Fire Prevention Week happens every year in early October. President Calvin Coolidge initiated the observance in commemoration of the Great Chicago Fire of 1871. It’s now our country’s longest running public health observance and the perfect time to review your personal fire safety knowledge, whether you are a senior or the caretaker of an elderly individual. Fire safety is important for everyone regardless of age. However, those over 65 are twice as likely to be injured or die in a fire. Understanding fire prevention and how to stay safe in the event of a fire requires seniors and their caregivers to work together.
This year’s fire safety theme is “Learn the Sounds of Fire Safety.” The National Fire Prevention Association is asking seniors and caretakers to familiarize themselves with the different sounds smoke detectors and carbon monoxide (CO) detectors make in addition to all other fire prevention precautions. 41% of household fires deaths occur in homes with no smoke detectors. That’s why every home should have alarms located in each bedroom and outside each sleeping area.
Fire-Safety Sounds To Listen For:
- Continuous beeping means smoke or CO is present. At the sound of this alarm, you need to go outside and call 9-1-1. Fires can get out of control in just a couple of minutes, and a smoke alarm is more likely to detect the smoke before a human can. Getting to safety is the primary concern at this point.
- A single chirp every 30-60 seconds means it is time to replace the battery. If you’ve replaced the battery, but the chirping continues, this means you should replace the alarm.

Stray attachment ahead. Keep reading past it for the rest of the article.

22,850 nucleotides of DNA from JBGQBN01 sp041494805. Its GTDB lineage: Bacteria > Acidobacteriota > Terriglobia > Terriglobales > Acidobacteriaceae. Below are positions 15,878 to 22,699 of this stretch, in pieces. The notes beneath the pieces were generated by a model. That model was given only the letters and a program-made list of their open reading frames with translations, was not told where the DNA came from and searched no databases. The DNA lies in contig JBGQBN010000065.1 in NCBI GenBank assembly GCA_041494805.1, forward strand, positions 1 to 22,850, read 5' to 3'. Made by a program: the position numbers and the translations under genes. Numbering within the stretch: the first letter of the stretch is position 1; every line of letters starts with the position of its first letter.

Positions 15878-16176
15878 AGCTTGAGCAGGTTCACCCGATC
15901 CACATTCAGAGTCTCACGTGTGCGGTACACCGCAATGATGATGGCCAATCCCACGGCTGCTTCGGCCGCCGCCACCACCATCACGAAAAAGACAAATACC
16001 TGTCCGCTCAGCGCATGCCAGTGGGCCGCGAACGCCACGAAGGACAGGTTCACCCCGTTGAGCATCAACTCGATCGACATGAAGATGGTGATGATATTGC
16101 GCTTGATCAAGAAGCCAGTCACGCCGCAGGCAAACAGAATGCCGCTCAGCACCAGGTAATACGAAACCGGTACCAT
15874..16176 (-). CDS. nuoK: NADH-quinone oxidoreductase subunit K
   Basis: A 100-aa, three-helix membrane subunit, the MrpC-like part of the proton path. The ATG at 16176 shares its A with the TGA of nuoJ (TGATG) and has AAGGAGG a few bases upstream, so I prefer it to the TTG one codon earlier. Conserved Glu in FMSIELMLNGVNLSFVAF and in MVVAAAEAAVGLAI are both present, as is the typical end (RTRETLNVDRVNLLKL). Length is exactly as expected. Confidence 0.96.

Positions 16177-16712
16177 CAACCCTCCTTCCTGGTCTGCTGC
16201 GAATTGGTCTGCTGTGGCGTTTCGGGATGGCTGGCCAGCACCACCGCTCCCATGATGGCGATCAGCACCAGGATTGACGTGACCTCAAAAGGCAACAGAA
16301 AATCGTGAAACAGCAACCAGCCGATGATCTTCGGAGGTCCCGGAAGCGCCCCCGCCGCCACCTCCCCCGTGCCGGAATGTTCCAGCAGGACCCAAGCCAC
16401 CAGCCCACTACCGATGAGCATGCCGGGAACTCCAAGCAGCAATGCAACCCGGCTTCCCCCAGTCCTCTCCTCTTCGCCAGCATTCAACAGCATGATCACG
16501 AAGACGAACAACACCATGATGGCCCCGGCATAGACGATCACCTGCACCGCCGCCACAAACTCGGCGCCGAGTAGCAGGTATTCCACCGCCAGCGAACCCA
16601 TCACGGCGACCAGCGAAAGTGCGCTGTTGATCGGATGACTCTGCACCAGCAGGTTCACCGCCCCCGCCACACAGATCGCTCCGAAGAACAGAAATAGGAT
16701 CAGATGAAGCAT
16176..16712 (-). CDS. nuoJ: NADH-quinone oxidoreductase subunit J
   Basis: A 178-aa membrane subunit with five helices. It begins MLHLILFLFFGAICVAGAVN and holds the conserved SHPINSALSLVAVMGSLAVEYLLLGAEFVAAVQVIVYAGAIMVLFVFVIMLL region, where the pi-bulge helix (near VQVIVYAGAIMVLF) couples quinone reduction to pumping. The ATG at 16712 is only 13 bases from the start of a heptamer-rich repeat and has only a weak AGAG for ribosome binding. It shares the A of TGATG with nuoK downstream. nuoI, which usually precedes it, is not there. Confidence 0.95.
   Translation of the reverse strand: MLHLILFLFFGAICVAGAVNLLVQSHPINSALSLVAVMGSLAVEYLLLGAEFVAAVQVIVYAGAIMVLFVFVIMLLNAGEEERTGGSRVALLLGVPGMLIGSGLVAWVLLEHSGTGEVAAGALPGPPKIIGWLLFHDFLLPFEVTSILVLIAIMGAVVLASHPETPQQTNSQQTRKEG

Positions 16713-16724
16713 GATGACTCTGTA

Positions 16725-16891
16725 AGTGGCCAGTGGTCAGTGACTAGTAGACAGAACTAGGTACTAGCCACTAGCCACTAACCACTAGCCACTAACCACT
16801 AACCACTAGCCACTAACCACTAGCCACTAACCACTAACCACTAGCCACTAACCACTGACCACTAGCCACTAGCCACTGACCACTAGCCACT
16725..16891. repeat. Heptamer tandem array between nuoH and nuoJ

- Those who are deaf or hard of hearing should take additional precautions, such as a bed or pillow shaker and a strobe light that will turn on when the smoke or CO alarm activates.
Fire Safety Tips for Seniors and Caretakers
Staying informed is the best way to prevent a fire. Seniors and their caregivers will gain power by understanding likely fire dangers and also how to respond in the event a fire does occur. The easiest way to ensure that you or someone you care for has all the tools to prevent household fires is to use a checklist and have a home safety action plan. The list should be reviewed monthly so that no details are forgotten. Caretakers play an important role in helping seniors feel empowered by keeping a fire-safe home. Common safety items that should be reviewed with every senior include:
Smoke Alarms and Carbon Monoxide Detectors
- Smoke alarms should be less than ten years old and CO detectors less than seven years old.
- Batteries need to be changed every six months.
- Test your alarms monthly.
- Place alarms on each level of the home, inside and outside of all sleeping areas.
- Ensure that seniors can hear the alarm from every room in the house. Add extra safety precautions like bed shakers and strobe lights for those with hearing impairments.
Heating Equipment Safety
- Maintain 3-foot clearance around space heaters and fireplaces.
- Turn off heaters when you leave the room or go to sleep.